Where the Mind is Without Fear: About the poem
“Where the mind is Without Fear” by Rabindranath Tagore is one of his vastly read and discussed poems. It was originally composed in Bengali possibly in 1900 under the title “Prarthana”, meaning prayer. It appeared in the volume called ‘Naibedya’ in 1901. Later in 1911 Tagore himself translated the Bengali poem into English and that translation appeared as poem 35 in his Nobel winning anthology “Gitanjali” (Song Offerings) published by the Indian Society, London in 1912.
So when the poem was written, India was under the British Rule and people were eagerly waiting to get their freedom from the British Rule. The poem is written in the form of a prayer to the God, the Almighty for a true freedom for his country. And thus Tagore reveals his own concept of freedom throughout the poem, Where the Mind is Without Fear.
Where the Mind is Without Fear: Line by line Explanation
Where the mind is without fear and the head is held high;
In the very first line, the poet prays to the Almighty that his countrymen should be free from any fear of oppression or forced compulsion. He wishes that everyone in his country has his head held high in dignity. In other words, according to him, in a truly free country every person should be fearless and should have a sense of self dignity.
Where knowledge is free;
In the second line of Where the Mind is Without Fear the poet dreams of a nation where knowledge would be free. Education should not be restricted to the upper class only but everybody should be allowed to acquire knowledge. Not only that, the children should learn freely from the nature and the world around them. They should not be forced memorize some predetermined lessons. And this is Tagore’s typical concept of education.
Where the world has not been broken up into fragments
By narrow domestic walls;
In the next two lines, the poet emphasizes the unity of not only of his countrymen but also of the entire world. He thinks there should be no division among people based on their caste, creed, color, religion or other baseless superstitions. In other words, prejudices and superstitions should not divide the people in groups and break their unity.
Where words come out from the depth of truth;
In line 5 of Where the Mind is Without Fear, Tagore wants a nation where people are truthful. They should not be superficial and words should come out from the depth of their hearts.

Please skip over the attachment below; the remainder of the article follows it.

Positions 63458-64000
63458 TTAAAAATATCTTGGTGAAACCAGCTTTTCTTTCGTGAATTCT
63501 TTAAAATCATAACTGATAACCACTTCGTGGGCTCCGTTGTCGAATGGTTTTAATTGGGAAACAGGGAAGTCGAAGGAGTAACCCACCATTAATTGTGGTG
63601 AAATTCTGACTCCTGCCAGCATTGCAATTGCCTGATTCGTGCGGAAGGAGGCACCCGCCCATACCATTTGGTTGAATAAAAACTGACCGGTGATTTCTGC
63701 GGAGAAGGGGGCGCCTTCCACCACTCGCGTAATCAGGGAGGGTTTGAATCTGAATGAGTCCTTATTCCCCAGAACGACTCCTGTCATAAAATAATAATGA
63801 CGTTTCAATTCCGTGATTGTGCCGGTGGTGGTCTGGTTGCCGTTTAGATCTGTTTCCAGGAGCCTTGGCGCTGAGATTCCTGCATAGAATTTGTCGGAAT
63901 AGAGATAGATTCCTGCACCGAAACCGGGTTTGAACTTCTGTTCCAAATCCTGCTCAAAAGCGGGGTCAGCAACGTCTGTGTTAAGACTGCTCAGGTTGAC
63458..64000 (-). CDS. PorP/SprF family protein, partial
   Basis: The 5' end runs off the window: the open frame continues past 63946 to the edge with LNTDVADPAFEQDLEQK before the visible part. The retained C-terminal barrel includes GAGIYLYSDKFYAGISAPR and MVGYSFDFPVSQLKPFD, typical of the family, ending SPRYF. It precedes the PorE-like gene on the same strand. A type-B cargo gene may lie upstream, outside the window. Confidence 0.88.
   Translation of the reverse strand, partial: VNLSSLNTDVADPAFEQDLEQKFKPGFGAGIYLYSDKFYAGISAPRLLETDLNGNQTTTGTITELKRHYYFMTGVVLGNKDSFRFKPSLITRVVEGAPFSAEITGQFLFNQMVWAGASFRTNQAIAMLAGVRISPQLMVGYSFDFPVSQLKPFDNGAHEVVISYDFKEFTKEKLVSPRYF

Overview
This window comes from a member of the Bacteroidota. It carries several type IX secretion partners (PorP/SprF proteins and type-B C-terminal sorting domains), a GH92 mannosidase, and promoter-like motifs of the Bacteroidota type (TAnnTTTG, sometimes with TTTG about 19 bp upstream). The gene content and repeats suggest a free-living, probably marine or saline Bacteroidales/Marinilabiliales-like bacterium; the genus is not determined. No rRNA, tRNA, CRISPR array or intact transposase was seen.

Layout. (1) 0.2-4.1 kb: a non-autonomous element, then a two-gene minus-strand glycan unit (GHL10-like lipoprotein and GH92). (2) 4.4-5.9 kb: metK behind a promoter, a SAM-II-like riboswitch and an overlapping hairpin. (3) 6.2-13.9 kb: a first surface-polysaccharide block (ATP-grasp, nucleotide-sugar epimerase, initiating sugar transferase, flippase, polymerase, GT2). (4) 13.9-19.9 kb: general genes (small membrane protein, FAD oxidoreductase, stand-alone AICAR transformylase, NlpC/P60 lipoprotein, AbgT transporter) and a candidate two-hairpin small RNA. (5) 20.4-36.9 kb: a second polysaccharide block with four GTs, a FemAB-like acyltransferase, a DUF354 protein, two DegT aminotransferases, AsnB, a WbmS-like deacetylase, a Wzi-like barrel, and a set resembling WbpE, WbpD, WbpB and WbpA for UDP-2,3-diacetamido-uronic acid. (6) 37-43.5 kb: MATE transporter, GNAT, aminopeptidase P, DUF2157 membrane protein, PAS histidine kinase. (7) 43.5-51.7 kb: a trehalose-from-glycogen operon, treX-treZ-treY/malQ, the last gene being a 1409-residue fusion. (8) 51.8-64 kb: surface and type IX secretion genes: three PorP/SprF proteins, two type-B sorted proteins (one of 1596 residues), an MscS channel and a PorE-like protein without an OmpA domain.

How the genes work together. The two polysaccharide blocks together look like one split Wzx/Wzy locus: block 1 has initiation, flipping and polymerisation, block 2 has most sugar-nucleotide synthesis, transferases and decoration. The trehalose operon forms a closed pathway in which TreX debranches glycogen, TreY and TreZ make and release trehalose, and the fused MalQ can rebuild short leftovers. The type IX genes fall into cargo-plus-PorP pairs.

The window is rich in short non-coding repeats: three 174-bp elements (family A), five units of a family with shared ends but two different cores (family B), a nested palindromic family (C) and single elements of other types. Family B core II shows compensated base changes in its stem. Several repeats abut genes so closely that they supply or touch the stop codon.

Where tireless striving stretches its arms towards perfection;
In the sixth line of the poem, the poet wants everyone to work hard to reach their goal, and in the long run to reach perfection. . He thinks they should not be tired by working. People should not be lazy and ignoring their work.
Where the clear stream of reason has not lost its way
Into the dreary desert sand of dead habits;
In line 7, the poet compares ‘reason’ or logical thinking to a “clear stream’ and in the next line compares ‘dead habits’ or superstitious beliefs to a ‘dreary desert’. He wants the stream of reason not to lose its way into the desert of prejudices. In short, people’s thought should be monitored by rational thinking, not by superstition; logic should rule over old baseless beliefs.
Where the mind is led forward by thee
Into ever-widening thought and action;
In line 9 and 10 the poet wishes his countrymen to be progressive and broad-minded. He wants that their minds are “led forward” to “ever-widening thought and action” by the Almighty. In short, we should be open-minded and do something unusual or extraordinary, overcoming the narrowness of mind.
Into that heaven of freedom, my Father, let my country awake
In the final line of the poem, the poet addresses the God as ‘Father’. He asks him to awaken his country into such a ‘heaven of freedom’ where the above conditions meet.
To make it clear, the poet prays to the Almighty (my Father) to raise or lift (awake) his country to such heights where freedom would be realised at its best (a heaven of freedom). In turn, he is actually praying that God awakens his countrymen so that they come out from the darkness of ignorance, prejudices, disunity and all other evils.
Here, a great addition from our reader Ravi Murti suggests that Rabindranath wants to awaken the God within us to free our mind from shackles and bondage. It is not invoking God but using it as metaphor for the higher self within us. This interpretation is beautiful and I can’t resist the urge to add it here.
Finally, In the poem the poet’s message is very clear. If all the people of a nation are not wise enough to lead a happy and peaceful life free from all evils, they cannot enjoy their freedom well. So to the poet, only political freedom is not so important unless you are fearless, self dignified, knowledgeable, truthful, hard-working and broad-minded enough to enjoy it fully.